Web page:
We may all agree that “our way of doing things” is more respectful of each other, but we are not intrinsically better than “those who think differently than us.” For instance, I believe that people can love who they want to love and that citizens should be able to vote in a democracy...for people in other countries (or this country) who feel differently, I believe in my way of thinking more than theirs, but I am not intrinsically/innately/naturally better than them. (Tough piece of wisdom to keep in mind, particularly in social and political situations.)

Humility teaches us that.

In Proverbs 25, the author writes specific instructions on how to act when invited into the king’s presence - to not sit in a seat of honor at dinner unless invited to do so. It is again a lesson on not being prideful and also praising God.

Anne Stewart says this so well on the blog: “the advice about table etiquette presented in Proverbs 25:6-7 is not simply about navigating the royal court, but, more broadly, it is about an orientation to the world that is grounded in a theological conviction. How one treats others at the table reveals something about one’s character and one’s view of their relation to others and to God: “Do not put yourself forward in the king’s presence or stand in the place of the great; for it is better to be told, ‘Come up here,’ than to be put lower in the presence of a noble.”

In other sections of Proverbs, the instructions are very specific on putting others before ourselves. It’s all a lesson in humility.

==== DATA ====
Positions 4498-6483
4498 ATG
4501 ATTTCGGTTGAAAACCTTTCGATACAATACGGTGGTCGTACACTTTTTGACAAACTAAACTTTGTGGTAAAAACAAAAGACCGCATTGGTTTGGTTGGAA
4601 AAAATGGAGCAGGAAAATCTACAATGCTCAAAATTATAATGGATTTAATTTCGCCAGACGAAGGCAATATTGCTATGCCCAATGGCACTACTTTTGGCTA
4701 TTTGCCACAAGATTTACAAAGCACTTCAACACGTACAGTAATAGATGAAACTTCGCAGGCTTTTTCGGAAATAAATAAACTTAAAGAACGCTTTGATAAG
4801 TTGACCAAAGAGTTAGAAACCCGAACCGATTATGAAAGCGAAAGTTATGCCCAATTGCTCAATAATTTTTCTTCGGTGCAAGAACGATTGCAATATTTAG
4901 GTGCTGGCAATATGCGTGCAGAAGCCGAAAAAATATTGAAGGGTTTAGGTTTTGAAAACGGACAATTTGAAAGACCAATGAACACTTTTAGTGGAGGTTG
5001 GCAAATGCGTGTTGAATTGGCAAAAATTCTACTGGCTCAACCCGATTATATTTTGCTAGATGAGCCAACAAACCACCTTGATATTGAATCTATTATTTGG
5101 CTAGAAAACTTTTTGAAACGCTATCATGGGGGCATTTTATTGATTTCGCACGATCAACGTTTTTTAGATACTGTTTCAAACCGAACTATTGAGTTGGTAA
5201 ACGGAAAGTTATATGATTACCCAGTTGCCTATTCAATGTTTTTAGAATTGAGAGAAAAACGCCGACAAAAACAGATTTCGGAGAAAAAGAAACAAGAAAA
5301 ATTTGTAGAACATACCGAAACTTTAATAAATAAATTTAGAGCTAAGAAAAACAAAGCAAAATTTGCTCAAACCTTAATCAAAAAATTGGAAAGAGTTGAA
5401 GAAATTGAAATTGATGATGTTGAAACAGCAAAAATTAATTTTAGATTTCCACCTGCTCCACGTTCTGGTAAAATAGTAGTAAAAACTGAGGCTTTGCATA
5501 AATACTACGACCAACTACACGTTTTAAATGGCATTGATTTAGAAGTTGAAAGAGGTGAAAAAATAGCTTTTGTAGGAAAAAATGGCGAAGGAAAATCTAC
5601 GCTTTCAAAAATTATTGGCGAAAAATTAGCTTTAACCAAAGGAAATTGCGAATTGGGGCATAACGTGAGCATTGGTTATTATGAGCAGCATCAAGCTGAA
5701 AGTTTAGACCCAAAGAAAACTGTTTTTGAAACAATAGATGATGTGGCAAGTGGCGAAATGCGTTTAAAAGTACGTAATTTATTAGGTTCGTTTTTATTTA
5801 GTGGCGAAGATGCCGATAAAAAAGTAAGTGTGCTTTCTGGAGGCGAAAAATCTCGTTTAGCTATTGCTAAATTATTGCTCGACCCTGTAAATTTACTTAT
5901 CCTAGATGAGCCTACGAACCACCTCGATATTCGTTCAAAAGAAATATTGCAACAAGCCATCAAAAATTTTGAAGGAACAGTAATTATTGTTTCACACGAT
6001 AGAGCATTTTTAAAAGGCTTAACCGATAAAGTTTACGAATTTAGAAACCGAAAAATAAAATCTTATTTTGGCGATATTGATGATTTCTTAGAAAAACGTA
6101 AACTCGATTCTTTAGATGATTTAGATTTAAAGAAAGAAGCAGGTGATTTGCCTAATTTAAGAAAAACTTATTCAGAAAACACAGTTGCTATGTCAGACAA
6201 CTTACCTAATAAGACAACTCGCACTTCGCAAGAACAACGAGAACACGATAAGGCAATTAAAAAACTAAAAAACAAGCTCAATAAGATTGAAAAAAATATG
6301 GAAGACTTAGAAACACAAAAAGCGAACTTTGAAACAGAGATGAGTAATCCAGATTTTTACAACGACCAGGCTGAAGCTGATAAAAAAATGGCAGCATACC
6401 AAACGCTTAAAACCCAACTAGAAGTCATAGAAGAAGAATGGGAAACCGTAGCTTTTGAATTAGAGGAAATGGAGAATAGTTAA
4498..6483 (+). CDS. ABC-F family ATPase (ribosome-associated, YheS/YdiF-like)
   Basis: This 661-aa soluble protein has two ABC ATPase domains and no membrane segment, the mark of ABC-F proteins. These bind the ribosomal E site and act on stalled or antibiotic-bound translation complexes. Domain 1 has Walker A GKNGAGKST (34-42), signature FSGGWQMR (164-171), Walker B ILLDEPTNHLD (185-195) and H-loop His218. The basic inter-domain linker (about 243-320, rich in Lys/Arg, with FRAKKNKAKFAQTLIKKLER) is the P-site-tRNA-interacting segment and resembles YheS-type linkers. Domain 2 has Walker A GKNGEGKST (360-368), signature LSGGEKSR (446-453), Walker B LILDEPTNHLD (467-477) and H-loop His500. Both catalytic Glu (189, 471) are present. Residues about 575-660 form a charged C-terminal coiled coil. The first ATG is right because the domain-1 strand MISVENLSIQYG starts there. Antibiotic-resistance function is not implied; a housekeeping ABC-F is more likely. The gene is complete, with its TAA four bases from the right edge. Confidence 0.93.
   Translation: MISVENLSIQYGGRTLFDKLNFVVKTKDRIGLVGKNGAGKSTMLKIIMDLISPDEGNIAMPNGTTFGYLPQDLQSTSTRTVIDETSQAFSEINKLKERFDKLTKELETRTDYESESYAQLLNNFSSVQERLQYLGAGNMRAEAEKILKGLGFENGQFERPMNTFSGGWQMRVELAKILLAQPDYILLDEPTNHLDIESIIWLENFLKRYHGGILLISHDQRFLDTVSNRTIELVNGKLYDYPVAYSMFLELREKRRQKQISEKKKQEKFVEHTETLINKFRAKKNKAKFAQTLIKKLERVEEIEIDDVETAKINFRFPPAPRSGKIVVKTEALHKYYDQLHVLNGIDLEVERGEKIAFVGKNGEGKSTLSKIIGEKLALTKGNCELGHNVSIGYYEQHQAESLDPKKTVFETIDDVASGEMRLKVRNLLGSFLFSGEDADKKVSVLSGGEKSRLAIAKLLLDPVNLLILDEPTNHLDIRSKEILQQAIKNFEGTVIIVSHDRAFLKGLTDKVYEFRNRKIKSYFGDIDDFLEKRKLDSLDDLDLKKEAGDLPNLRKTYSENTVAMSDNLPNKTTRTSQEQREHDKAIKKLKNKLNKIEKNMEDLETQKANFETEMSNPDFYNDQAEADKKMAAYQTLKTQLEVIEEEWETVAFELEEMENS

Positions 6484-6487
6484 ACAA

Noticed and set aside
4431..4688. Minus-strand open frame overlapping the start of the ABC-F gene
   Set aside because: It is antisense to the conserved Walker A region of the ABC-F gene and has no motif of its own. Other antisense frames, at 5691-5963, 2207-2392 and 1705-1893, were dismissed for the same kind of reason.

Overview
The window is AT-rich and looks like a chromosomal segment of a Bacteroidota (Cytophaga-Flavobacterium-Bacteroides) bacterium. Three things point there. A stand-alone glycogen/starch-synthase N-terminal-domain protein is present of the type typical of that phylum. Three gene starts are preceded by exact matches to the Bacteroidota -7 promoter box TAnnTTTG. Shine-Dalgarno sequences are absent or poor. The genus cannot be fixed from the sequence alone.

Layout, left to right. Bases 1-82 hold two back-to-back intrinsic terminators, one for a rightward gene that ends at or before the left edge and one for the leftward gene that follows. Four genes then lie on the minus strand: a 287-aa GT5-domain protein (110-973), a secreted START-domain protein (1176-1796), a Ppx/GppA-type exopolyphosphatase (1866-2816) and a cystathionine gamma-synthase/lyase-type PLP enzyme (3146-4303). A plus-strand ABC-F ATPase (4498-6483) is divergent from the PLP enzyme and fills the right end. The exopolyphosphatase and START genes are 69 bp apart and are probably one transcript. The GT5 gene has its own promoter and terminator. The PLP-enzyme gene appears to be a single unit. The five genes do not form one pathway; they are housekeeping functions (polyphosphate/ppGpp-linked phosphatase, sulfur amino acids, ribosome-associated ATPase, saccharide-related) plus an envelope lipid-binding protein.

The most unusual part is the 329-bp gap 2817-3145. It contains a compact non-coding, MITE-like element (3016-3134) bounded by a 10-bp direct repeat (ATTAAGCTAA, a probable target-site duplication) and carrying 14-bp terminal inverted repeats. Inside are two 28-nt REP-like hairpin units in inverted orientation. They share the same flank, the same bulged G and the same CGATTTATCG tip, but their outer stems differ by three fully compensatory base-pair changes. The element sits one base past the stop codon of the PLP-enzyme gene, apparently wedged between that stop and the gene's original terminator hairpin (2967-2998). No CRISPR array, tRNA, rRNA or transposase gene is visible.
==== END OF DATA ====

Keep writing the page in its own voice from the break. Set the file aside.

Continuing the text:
Yes, these wise instructions on how to live will surely get us out of potentially awkward situations, like getting caught in a lie or sitting in the seat of honor (when we don’t belong there).

AND these wisdom sayings are yet another way of leading us to point #2: it is all about God.

The book of Proverbs doesn’t seem like a theologically- focused book at first glance. It barely mentions salvation or heaven. Yet, it is essentially a book of instructions on how to live daily life...and when followed, that wise, daily life will point to God.

Even though we would probably like to turn off the “think of other people” switch in our heads, in reality how we treat people in traffic or at the grocery story or in line for coffee “reveals something about how you view others and how you view God...there is a sacredness to ordinary encounters...This is what Proverbs is about. Every moment is an occasion for a wisdom lesson, even seating arrangements.”

This all reminds me a bit of the song “They will know we are Christians by our love.” The second verse says, “We will work with each other, we will work side by side

We will work with each other, we will work side by side

And we'll guard each man's dignity and save each man's pride”

Those lyrics focus on building one another up, not just ourselves. Yes, I know it says “save each one’s pride” and I believe they’re saying that as a synonym to dignity, not haughtiness. When I think of people who have been an example of Christian living to me, I only come up with humble people. Not people who thought of themselves as “less than” or “horrible sinners,” but people who knew the wisdom of considering others, respecting others.

People will know we are Christians by how we interact with this world, how we humble ourselves before God and one another, how we serve one another, how we respect one another. It is a life-long lesson that each of us can improve upon.

David Brooks in The Road to Character (Random House, 2015) states, “Humility reminds you that you are not the center of the universe, but you serve a larger order.” (pp 262-3) This week, and after that, may you be humble, may you grow in wisdom, may you see the larger order that we serve, may you not return to your vomit or try to put a gold ring in a pig’s snout.